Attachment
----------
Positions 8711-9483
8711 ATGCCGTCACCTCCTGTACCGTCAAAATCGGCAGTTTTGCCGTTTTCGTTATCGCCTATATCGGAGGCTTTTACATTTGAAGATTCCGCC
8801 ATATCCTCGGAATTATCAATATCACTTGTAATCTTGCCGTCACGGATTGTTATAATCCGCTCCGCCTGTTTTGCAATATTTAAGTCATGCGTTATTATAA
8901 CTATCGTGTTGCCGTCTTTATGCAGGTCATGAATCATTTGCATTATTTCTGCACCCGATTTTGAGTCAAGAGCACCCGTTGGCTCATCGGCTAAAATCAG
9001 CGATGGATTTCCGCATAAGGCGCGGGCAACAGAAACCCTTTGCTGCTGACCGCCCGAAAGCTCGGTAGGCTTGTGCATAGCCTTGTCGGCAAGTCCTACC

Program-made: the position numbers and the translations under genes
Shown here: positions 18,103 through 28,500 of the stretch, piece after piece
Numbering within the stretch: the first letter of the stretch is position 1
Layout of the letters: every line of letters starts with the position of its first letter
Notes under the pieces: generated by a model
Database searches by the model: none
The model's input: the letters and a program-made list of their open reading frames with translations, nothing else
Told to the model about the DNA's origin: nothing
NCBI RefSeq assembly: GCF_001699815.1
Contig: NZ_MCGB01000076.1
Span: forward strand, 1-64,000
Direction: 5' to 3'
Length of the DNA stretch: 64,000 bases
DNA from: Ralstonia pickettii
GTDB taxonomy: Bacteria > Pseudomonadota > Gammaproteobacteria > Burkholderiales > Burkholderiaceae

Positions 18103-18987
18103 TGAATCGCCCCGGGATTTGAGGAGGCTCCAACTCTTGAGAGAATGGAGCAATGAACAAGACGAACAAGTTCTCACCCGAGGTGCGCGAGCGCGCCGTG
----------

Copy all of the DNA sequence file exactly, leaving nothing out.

Positions 8711-9483
8711 ATGCCGTCACCTCCTGTACCGTCAAAATCGGCAGTTTTGCCGTTTTCGTTATCGCCTATATCGGAGGCTTTTACATTTGAAGATTCCGCC
8801 ATATCCTCGGAATTATCAATATCACTTGTAATCTTGCCGTCACGGATTGTTATAATCCGCTCCGCCTGTTTTGCAATATTTAAGTCATGCGTTATTATAA
8901 CTATCGTGTTGCCGTCTTTATGCAGGTCATGAATCATTTGCATTATTTCTGCACCCGATTTTGAGTCAAGAGCACCCGTTGGCTCATCGGCTAAAATCAG
9001 CGATGGATTTCCGCATAAGGCGCGGGCAACAGAAACCCTTTGCTGCTGACCGCCCGAAAGCTCGGTAGGCTTGTGCATAGCCTTGTCGGCAAGTCCTACC

Program-made: the position numbers and the translations under genes
Shown here: positions 18,103 through 28,500 of the stretch, piece after piece
Numbering within the stretch: the first letter of the stretch is position 1
Layout of the letters: every line of letters starts with the position of its first letter
Notes under the pieces: generated by a model
Database searches by the model: none
The model's input: the letters and a program-made list of their open reading frames with translations, nothing else
Told to the model about the DNA's origin: nothing
NCBI RefSeq assembly: GCF_001699815.1
Contig: NZ_MCGB01000076.1
Span: forward strand, 1-64,000
Direction: 5' to 3'
Length of the DNA stretch: 64,000 bases
DNA from: Ralstonia pickettii
GTDB taxonomy: Bacteria > Pseudomonadota > Gammaproteobacteria > Burkholderiales > Burkholderiaceae

Positions 18103-18987
18103 TGAATCGCCCCGGGATTTGAGGAGGCTCCAACTCTTGAGAGAATGGAGCAATGAACAAGACGAACAAGTTCTCACCCGAGGTGCGCGAGCGCGCCGTG